As I sit and reflect on my time in Kenya, I struggle to find the words to describe the impact this experience has had on me. To say this was a life-changing experience would be an understatement. If I had to pick a single word to describe this journey, I would choose “humbling”. Everywhere we went, we were met with gratitude and appreciation for sharing our time and knowledge. The simple ability to have access to resources and veterinary care, something most of us take for granted, was life-changing for them. There were even a few times we had to give bad news regarding the health of a cow, but the farmers were still grateful to have answers they otherwise would not have had.

    My favorite thing to see in Kenya was the thirst for knowledge every farmer had to improve the lives of their cattle. Thoughtful questions were asked at every seminar we held, with some farmers walking a fair distance to get there. As we traveled to different groups of farmers from different areas, it became apparent which groups had been working with FHF and UPEI in previous years and which groups were just starting out. It was stunning to see the improvements made in cow comfort and management after they learned about small-holder dairy management from FHF and UPEI. 

    It was quite the change from working in Canada, where we have advanced diagnostics like bloodwork and ultrasounds available, to working in Kenya, where we had nothing but our stethoscopes and thermometers. I had to rely more on the findings of my physical exams and learned to ask thorough questions regarding the history of the cows to help come to a diagnosis. These are skills I will take with me and use in practice everyday no matter where I am. This experience has, without a doubt, made me a better veterinarian and I will forever treasure my time spent in Kenya.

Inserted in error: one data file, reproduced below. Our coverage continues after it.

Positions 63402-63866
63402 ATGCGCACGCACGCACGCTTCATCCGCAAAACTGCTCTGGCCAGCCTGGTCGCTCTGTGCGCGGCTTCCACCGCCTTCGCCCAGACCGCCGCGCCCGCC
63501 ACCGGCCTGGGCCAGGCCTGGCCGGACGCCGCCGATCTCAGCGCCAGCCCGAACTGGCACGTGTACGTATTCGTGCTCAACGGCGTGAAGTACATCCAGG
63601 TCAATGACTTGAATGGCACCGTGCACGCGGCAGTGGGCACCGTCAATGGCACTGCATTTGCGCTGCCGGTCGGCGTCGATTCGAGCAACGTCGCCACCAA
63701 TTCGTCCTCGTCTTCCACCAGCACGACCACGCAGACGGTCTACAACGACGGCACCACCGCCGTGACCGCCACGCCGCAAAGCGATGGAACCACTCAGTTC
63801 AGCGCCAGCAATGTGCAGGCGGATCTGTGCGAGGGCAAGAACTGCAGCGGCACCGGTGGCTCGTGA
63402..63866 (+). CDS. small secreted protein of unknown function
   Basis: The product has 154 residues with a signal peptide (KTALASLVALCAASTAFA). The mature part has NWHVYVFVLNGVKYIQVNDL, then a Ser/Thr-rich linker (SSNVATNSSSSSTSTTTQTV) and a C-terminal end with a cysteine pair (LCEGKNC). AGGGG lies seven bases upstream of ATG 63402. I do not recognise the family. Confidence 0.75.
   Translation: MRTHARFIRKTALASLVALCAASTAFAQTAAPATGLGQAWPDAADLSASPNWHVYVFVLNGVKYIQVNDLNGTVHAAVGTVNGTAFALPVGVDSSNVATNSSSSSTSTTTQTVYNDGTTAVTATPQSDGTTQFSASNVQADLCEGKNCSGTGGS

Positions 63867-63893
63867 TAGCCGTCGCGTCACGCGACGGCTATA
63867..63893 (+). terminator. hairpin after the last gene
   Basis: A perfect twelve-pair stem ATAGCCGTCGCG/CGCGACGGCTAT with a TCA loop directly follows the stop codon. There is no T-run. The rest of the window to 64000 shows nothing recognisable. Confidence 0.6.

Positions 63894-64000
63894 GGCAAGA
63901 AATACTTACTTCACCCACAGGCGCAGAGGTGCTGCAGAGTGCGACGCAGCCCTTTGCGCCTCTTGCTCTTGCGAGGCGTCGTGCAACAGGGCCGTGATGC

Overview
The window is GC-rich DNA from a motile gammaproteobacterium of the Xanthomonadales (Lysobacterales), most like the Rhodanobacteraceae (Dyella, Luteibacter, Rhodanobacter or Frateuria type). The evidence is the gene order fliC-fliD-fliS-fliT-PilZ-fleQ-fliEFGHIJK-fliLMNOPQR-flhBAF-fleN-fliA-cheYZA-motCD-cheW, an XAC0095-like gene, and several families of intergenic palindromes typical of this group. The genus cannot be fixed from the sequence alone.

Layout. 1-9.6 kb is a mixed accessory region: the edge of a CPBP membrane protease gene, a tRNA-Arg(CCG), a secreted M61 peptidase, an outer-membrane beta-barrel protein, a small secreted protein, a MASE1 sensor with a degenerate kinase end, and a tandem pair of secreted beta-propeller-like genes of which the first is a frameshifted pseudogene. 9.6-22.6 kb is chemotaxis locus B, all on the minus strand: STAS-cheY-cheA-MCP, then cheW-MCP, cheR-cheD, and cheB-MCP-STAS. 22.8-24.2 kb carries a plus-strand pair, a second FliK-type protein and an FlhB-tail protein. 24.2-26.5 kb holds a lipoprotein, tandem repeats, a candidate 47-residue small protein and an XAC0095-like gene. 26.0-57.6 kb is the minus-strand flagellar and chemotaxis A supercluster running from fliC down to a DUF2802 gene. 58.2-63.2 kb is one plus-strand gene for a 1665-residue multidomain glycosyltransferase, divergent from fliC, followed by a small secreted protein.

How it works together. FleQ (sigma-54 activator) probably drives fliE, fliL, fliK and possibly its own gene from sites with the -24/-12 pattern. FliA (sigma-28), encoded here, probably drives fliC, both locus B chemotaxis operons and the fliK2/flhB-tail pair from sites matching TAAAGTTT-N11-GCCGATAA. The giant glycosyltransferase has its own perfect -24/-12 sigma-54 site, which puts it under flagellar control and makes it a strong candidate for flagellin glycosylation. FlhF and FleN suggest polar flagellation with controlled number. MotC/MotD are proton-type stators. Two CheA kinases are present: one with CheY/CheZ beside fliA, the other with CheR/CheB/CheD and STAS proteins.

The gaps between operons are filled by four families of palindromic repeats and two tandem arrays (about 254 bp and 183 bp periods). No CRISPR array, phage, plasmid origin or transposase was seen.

My experience in Kenya was everything I thought it would be and more. I have always hoped I would have an opportunity to engage in international development and I couldn’t think of a better way to start this journey. I have returned to Canada with a new perspective on my own privilege and a deep appreciation for the-small holder dairy farmers in Kenya that are dedicated to bettering the lives of their families and animals. We were met with song, dance, many handshakes and pure gratitude on a daily basis. To have the opportunity to share my knowledge of dairy farming and veterinary medicine was an experience I won’t soon forget. 

    My favorite veterinary experience was when pregnancy checking a dairy cow in Nkando. This area has experienced the severe effects of climate change resulting in continual drought conditions seen as four failed rain seasons. This particular cow had not been successfully bred for 3 years. When I reached into the cow, I hoped with all I had that I could provide this kind family with great news. Luckily, I instantly felt the head of an approximately 7-month-old calf and gave the farmer the news! The male farmer fell to his knees, blessed me and thanked me over and over again, stating that he now has hope for a better year ahead. I did my best to tell the family this was a result of their dedication, resiliency and hard work and that I was glad to pass on this news.